There's good news for those who enjoy a light jog a few times a week: jogging lightly may help you live longer, a new study from Denmark suggests. However, running too hard may have health drawbacks.
Researchers analyzed information from about 1,000 healthy joggers ages 20 to 86, and about 400 people who were healthy, but did not jog, and were mostly sedentary.
The analysis showed that light joggers were about 78 percent less likely to die over the 12-year study than those who were sedentary. "Light joggers" were defined as those who ran at a speed of about 5 mph (8 km/h) a few times a week, for less than 2.5 hours per week total. On the Other hand, subjects whom participated in strenuous running were just as likely to die over the study period as the subjects who were completely sedentary. Strenuous jogging is defined as running at a speed of 7 mph (11 km/h) for an average of more than 4 hours per week in total. Peter Schnohr, of the Copenhagen City Heart Study and Frederiksberg Hospital in Denmark, said in a statement. "If your goal is to decrease risk of death and improve life expectancy, jogging a few times a week at a moderate pace is a good strategy. Anything more is not just unnecessary, it may be harmful." Although this study does not aim to unnecessarily frighten people who enjoy more strenuous activity, it does conclude with relevant evidence that moderate amounts of jogging is linked with the best outcomes. Many other studies have previously reached similar conclusions that beyond a certain point of physical activity, more does not necessarily equal better.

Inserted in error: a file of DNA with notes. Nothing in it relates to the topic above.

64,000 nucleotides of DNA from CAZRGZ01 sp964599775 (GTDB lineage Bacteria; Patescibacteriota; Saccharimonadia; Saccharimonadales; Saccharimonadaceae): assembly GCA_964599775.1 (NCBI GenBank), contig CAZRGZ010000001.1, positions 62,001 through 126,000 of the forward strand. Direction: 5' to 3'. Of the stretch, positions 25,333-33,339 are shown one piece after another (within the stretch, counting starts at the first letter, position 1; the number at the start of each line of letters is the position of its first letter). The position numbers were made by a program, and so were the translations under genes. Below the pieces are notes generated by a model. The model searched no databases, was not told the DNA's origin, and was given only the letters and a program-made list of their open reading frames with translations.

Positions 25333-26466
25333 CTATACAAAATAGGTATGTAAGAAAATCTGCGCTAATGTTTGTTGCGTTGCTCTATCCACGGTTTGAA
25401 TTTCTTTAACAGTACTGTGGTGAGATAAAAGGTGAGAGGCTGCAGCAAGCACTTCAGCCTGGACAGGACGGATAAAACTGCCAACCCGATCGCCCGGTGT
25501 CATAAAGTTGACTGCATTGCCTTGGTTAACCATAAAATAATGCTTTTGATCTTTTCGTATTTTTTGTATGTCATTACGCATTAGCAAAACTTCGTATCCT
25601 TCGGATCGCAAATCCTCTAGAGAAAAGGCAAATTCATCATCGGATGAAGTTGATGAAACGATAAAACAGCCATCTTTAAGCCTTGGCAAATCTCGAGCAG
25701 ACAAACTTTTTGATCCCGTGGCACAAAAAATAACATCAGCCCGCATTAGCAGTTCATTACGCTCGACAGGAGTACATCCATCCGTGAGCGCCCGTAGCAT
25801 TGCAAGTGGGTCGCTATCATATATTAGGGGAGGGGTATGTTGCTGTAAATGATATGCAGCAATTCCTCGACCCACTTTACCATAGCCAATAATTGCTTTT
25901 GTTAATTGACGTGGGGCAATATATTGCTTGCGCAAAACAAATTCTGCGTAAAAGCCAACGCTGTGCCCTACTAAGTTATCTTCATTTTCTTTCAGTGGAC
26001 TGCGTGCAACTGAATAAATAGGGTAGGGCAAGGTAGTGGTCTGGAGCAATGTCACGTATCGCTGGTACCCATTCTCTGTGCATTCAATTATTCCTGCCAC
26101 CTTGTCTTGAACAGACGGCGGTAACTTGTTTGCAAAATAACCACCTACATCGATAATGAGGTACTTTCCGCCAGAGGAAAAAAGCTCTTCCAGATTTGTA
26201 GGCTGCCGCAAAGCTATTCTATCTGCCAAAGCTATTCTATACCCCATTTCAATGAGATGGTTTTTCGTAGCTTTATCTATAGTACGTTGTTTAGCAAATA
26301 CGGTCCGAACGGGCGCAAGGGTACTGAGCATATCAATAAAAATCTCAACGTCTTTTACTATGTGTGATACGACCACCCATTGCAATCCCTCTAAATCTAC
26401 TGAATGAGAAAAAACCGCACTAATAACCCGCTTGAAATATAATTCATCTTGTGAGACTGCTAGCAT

One possible explanation for this can be that strenuous activity may have more harmful effects on the heart, such as, heart scarring. But it is important to note that, all studies conclude even small amounts of exercise are a form of preventative medicine and lead to better health and longer living.
*Source: news.discovery.com by Rachael Rettner, livescience.*